However, as color came to the cinema, and then to television, the tendency to dream in black and white has disappeared completely.
I don't know anyone who can honestly say that they dream in anything but pure color. And another thing, have you ever noticed that even though you wear glasses, in dreams you always have perfect vision?
by David Mason
I have a new client to work on here in who is loyal to people who are hurtful to her. She described it as trauma bonding or a form of Stockholm syndrome.
Parsing through the various scripts I bought from you I thought of using a few listed below.
1. Letting go of the past
2. Ending relationships
3. Forget the past
4. Ego strengthening
5. Crystal mountain
Am I on the right track with choices above? This trauma bonding has gone on for the most of her adult life, she is in her mid-30's now.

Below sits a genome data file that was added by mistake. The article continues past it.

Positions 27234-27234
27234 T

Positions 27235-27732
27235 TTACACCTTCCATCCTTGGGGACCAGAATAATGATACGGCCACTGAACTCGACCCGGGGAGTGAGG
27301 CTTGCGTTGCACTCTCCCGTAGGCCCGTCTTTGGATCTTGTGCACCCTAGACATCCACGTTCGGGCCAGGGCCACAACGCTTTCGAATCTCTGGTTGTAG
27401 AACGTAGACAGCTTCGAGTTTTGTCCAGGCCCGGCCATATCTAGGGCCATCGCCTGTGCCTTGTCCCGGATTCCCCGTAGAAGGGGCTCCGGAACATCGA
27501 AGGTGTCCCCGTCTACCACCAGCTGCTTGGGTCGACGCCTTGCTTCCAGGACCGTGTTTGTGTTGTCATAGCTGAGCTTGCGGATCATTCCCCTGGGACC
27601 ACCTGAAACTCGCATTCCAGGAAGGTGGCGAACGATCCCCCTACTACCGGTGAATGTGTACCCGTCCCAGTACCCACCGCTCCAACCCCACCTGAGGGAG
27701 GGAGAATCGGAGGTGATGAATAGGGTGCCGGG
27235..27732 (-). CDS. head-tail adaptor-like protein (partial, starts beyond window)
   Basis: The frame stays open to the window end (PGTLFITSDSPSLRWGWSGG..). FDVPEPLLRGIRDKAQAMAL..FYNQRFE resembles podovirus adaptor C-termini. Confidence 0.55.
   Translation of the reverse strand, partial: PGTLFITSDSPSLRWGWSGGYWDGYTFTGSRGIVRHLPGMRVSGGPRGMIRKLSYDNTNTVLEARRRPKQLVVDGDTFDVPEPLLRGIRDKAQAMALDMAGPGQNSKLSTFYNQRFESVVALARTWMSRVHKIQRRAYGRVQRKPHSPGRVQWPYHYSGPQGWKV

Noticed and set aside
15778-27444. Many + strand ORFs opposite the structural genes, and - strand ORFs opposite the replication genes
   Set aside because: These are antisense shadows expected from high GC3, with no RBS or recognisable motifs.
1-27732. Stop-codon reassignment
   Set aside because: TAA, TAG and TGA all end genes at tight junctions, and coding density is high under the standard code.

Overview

I'd like her to break the cycle she has in attracting people and keeping those that manipulate, hurt and then discard her.
I think you are on the right track. I would start with Crystal Mountain, and then follow up with the Photo Album script.
Don't let the clients diagnose themselves and tell you what they are suffering from. If they knew what it was, they wouldn't need help with it.
This client at the core has no self esteem, and believes that she cannot be loved by anyone because she is no good. That is why she gravitates to unsuitable people, and sticks with them, because no real person could ever, ever accept her for herself. So she goes for the worst types because they are so bad that she might just be acceptable to them: there is no point in even trying someone normal and decent - they would just be disgusted by her.
She longs to be accepted, so she throws herself continuously at people who she sees as so low that she might just be able to crawl into their world. And every rejection just confirms that she is no good, so she will never be able to change by herself.
An interesting case.